Nothing, it's said, fails like success. If so, rap music is looking forward to a major comeuppance. One can spot the burgeoning seeds of destruction in what acts are signed, how they're marketed, and especially growing schisms within the hip-hop community. Where the hip-hop nation once comfortably encompassed a broad array of acts from 2 Live Crew to Kool Moe Dee to Public Enemy, signs of unrest are emerging between self-styled factions, as conscious rappers bristle at bling-hawking commercial rappers, and underground rap increasingly becomes the refuge of artists who appeal solely to white audiences. As these tensions increase, another cliché comes to mind: United we stand, divided we … well, you know.
Of music's five best-selling genres (country, R&B/urban, rap/hip-hop, rock and pop), only rap has experienced growth in its market share over the last five years, according to the RIAA. On the radio, rap and urban music have almost completely taken over, providing 61 percent of last year's top 100 songs as tabulated by Nielsen Broadcast Data Systems. This radio saturation far outstrips the genres' combined sales which only account for around 25 percent of the market (the same as rock) but gives an indication as to how culturally dominant the music has become recently.
These trends, of course, are cyclical. From 1989 to 1993, rock music saw its market share cannibalized by a then-fiery country music scene. Similarly, country music was, at its sales peak, accounting for nearly one-fifth of all music sales; now its share is half that size, having given way to a resurgence of rock and, for a moment, pop music. In 2001, pop music was the second best-selling genre (after rock), before losing a quarter of its audience the very next year. To what kind of music was that audience lost? You got it: rap and urban.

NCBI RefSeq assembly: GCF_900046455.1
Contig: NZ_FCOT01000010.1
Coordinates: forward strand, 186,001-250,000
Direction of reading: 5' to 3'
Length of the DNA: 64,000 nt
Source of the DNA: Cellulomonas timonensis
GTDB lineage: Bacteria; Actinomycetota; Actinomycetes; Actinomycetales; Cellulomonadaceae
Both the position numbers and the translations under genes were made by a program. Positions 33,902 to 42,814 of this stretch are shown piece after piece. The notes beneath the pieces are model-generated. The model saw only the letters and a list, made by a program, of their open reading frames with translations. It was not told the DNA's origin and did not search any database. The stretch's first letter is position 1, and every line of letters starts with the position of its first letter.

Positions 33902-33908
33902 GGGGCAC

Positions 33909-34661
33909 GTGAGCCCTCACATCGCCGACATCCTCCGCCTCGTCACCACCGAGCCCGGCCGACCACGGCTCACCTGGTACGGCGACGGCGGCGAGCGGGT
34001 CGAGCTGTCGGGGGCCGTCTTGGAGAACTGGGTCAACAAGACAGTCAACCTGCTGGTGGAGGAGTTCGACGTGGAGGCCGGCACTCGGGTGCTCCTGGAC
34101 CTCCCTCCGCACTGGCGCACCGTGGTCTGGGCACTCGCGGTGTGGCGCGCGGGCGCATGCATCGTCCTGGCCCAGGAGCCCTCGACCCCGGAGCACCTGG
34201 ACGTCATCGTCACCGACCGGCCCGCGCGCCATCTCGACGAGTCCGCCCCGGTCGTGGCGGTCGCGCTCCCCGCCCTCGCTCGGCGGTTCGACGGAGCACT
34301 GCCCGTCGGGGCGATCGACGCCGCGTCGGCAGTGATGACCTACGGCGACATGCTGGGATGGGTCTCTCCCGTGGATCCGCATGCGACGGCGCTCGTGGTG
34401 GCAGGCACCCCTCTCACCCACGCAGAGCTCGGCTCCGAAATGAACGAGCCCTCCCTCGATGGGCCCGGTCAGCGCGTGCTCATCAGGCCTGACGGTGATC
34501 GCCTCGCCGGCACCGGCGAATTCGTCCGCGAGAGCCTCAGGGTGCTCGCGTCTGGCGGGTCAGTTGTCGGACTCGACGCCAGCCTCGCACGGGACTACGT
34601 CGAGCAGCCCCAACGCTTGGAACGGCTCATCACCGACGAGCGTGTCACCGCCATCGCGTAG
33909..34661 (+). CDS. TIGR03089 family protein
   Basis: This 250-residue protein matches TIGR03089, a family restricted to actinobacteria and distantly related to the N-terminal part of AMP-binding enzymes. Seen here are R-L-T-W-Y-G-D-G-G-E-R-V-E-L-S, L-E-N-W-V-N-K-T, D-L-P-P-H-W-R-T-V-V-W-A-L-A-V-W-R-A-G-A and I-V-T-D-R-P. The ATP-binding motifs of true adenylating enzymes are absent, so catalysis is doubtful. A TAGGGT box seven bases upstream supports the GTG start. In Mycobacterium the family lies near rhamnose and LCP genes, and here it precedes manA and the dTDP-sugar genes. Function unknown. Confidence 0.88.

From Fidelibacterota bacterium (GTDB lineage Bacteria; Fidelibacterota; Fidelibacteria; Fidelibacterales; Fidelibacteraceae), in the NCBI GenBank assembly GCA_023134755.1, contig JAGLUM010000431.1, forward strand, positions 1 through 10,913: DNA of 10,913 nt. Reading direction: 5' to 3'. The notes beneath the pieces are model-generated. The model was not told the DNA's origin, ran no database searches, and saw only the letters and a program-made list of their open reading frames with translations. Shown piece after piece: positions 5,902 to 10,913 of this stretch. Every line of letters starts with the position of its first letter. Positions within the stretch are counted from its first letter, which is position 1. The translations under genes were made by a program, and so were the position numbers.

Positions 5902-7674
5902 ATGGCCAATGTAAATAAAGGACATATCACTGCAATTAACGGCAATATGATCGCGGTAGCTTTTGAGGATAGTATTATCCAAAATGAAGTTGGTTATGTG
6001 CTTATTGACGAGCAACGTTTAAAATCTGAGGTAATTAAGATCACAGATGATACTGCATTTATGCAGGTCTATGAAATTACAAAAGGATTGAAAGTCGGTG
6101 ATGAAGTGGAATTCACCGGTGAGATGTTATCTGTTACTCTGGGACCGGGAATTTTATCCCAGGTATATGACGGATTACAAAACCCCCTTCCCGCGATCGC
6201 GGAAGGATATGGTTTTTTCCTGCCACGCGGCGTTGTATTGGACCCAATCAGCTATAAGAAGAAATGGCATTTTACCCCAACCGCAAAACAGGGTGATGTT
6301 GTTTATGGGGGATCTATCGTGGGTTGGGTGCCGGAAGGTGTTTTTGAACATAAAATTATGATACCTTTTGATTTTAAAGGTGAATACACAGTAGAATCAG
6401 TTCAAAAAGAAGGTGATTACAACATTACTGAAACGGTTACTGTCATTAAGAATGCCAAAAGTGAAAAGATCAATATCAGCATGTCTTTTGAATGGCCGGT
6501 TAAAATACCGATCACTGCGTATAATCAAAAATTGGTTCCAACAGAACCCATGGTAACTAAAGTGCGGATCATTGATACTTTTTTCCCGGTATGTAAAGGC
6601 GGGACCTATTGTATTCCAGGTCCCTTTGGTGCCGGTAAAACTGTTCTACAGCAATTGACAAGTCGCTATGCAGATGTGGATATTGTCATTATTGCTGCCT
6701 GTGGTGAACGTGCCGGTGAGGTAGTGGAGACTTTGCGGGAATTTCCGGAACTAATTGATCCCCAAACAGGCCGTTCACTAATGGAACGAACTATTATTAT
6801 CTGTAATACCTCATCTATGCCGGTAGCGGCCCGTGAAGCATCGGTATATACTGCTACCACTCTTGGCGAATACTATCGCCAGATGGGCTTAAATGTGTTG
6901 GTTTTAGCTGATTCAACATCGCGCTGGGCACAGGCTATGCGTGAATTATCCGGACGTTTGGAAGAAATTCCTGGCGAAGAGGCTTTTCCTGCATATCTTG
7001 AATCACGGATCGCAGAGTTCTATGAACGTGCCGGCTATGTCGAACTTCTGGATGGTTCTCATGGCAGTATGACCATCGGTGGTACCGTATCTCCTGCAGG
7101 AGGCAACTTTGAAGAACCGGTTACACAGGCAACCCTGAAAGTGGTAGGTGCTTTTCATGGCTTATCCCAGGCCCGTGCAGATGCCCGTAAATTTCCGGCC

Needless to say, the chart dominance of any genre is temporary, mainly because the major labels stick to a familiar process of cloning whatever is popular and then oversaturating the market with it. Inundated by a flood of weaker acts similar to the chart-toppers, everyone's stock is depressed and the genre burns out. The same thing might be happening in rap, where, increasingly, attaching yourself to a trend or more importantly, a producer is paramount to furthering your career. Where would The Game be without Dre? How about Lil Jon's crew? Ninth Wonder, DJ for the group Little Brother, credits much of his success (he's produced Jean Grae and Destiny's Child) to the patronage of The Roots' ?uestlove and Jay-Z.
"The way the game is now, it's hard to make it without some kind of co-sign. There are a lot of people who like music first, no matter who you are only thing they need is a co-sign from another music lover. But there are another group of people who are boogleheads, just watch TV all day and they need a co-sign from a major artist to let them know, 'It's OK for me to buy it.' I hate it, but it's like a lot of cats didn't pay attention to me until `Jay-Z's` The Black Album," he says.
According to Ninth Wonder, Little Brother's album The Listening inspired Jay-Z to call him in to produce "a beat with a nice DJ Premier bounce." This illustrates another problem with rap these days it's endlessly derivative, and the formulas are codified from the mainstream to the underground.
"All the underground albums sound alike," opines Prince Paul. "`Once`, the underground was a little experimental; now you have to have a sound to be underground. You have to copy Pete Rock or DJ Premier. Once you copy that sound, you're authentically underground. A lot of those beats sound really good, but they're definitely not groundbreaking."
Paul laughs when I relate Ninth Wonder's story and says, "See how what I just said fell into the pocket? I didn't even know that story, but I know what the formulas are."
Prince Paul rose to prominence first with Stetsasonic and then cemented his reputation after producing De La Soul's 1989 breakthrough debut, Three Feet High and Rising. That album blew open old preconceptions of what hip-hop could sample, going beyond funk and dipping into a variety of pop forms. Even a quick listen reveals no comparison between the rich sonic signature of Prince Paul or Public Enemy's Bomb Squad and the production ethos employed today. According to Paul, it's just part of an environment that's become increasingly like a sandwich shop rather than a musical endeavor.
"People just run the beat and let it go, and let the MC do all the changes the changes for the chorus, the changes for the rhyme. People don't sit down, have a rapport going, hang out and have fun, then make the record when it has a vibe to it," laments Paul, who was certainly known to hang out and have fun while making records.